Areas that have already seen great success in monetising social media include social networking, social search and viral campaigns. In fact, eMarketer (July 2006) predicts that ad spending on US online social networks will eclipse $1.8bn by 2010. In the near future, mobile marketing and will also open up a huge channel for advertisers.
Social search is based on the premise that the bulk of relevant human knowledge — particularly the community-based, user-generated knowledge that is highly valued by individual searchers — resides with people and not in the mathematical algorithms associated with normal internet searching. This concept of collective sharing creates a new and highly valuable third tier of search results — in addition to the current sponsored and algorithmic search. This new breed of highly relevant social search results is attracting increasingly larger volumes of traffic to search engines that can offer it. In turn, this provides an even greater value proposition to advertisers.
Among the companies getting involved in social search are sites such as Digg, which lets users collectively decide on what is the most relevent news, and collaborative tools like Wikipedia. At Yahoo! we have developed a community website, Yahoo! Answers, where real people can ask and answer questions on any topic.
Such sites pose many commercial opportunities because of their popularity. However, all social media sites must be mindful that the characteristics of flexibility, freedom and community ownership that initially attracted their vast audiences need to be carefully balanced with any attempt at monetisation — as history has proven, audiences can easily disperse to other destinations if they feel a site has become too commercial.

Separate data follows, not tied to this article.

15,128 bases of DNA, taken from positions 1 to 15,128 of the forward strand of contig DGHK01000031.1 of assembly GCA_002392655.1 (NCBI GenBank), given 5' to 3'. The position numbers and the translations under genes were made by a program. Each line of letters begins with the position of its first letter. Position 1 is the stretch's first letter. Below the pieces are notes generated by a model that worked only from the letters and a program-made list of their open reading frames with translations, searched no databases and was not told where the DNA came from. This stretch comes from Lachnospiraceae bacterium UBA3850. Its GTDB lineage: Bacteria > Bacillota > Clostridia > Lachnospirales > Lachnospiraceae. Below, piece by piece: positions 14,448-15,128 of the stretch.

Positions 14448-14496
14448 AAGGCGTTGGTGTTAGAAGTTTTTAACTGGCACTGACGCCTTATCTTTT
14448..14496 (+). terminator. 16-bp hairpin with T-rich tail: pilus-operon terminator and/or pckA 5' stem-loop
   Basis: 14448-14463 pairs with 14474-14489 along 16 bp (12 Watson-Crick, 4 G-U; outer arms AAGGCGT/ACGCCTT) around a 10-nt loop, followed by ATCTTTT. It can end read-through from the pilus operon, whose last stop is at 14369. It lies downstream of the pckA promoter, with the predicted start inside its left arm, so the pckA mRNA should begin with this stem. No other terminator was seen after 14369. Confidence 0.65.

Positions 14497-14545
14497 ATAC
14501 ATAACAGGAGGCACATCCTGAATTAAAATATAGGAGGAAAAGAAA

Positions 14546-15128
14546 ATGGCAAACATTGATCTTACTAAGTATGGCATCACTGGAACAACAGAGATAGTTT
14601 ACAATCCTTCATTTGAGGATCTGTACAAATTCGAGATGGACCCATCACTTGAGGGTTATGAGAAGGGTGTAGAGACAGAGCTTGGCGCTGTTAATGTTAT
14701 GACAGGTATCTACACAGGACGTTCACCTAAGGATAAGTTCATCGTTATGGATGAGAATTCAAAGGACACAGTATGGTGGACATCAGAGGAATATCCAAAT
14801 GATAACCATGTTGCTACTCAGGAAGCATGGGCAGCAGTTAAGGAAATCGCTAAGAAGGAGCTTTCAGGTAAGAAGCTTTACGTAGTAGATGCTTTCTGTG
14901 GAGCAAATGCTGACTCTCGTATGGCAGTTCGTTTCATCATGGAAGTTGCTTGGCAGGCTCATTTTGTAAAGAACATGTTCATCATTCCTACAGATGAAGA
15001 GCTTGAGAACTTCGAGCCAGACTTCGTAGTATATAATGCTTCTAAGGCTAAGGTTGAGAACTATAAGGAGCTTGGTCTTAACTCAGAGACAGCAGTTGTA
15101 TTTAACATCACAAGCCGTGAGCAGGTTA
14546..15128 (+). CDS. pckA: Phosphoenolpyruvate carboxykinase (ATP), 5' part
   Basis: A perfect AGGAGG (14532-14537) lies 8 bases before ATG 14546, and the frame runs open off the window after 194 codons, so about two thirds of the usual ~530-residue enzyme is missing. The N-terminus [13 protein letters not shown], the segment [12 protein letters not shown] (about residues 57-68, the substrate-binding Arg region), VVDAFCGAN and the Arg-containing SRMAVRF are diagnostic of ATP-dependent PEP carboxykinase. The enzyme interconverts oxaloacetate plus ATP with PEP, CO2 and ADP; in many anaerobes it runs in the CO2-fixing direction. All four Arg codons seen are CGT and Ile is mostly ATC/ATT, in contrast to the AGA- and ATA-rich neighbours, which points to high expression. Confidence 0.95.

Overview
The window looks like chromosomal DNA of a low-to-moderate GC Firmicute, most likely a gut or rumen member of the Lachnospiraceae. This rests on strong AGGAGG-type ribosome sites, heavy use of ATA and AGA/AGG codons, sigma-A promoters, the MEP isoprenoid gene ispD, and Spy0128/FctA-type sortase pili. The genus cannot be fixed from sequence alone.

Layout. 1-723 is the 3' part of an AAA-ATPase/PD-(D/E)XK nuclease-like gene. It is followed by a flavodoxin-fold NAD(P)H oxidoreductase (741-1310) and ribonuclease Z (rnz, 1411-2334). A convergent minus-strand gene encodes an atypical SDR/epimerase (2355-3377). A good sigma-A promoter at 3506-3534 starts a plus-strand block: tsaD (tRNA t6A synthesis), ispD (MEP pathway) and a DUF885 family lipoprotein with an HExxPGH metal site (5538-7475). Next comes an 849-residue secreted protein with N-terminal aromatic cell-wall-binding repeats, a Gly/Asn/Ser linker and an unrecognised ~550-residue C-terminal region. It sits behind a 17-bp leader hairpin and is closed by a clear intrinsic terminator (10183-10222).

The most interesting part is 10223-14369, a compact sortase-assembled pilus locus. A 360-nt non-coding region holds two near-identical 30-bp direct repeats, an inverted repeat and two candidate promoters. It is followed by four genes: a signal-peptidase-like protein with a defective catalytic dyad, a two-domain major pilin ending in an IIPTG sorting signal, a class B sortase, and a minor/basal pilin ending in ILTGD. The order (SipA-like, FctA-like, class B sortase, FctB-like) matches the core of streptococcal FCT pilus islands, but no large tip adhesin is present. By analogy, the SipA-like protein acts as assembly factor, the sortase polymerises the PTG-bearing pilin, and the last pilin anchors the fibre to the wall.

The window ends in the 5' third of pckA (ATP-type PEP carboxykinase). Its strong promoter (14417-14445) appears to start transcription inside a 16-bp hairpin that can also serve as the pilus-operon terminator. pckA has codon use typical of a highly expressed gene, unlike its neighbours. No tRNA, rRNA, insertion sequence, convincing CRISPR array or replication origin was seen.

With access to broadband internet moving mainstream in both the workplace and the home, new ad formats have given digital creatives more scope to produce engaging and innovative online advertising campaigns. The increased use of video is becoming a driving force and is opening up new doors for creatives who may have felt stifled by previous online advertising options.
The recent success of several viral campaigns demonstrates the advantage of online branding in terms of audience engagement. Consumers are willing to spend more time with a brand online than they are offline. Dove's Evolution viral video, for example, spends one minute taking consumers through a digital transformation from ordinary to perfect. Love it or hate it, it got people talking — online and offline — which is always a good sign. ‘Advergames’, interactive virals with subtle branding, have also seen a spike in popularity in recent months. More than a third of all adults online have played an advergame, which is branded by an advertiser but free to play, and 31 per cent of them have been directly influenced to either register with the brand or make an actual purchase. 1
Although still a relatively new platform, the potential of mobile advertising is huge and many major brands are already integrating mobile into their marketing and advertising plans. Users of mobile internet represent one of the most coveted, yet notoriously difficult, demographics to reach: young, male, tech savvy consumers with a high disposable income. It is refreshing to see that a few FMCG brands are starting to get involved with mobile advertising, as they are traditionally seen as slow to embrace new technologies.
Despite early success, however, it will be necessary for the broader marketing and advertising community to drive research on the effectiveness of social media as a valid branding medium and offline sales driver. Clients want to see measurable ROI, and the success of the online marketing industry is dependent on having clients willing to invest in the channel. Unless marketers are able to benchmark their success, they will be unable to continue to drive growth and gain the credibility they deserve.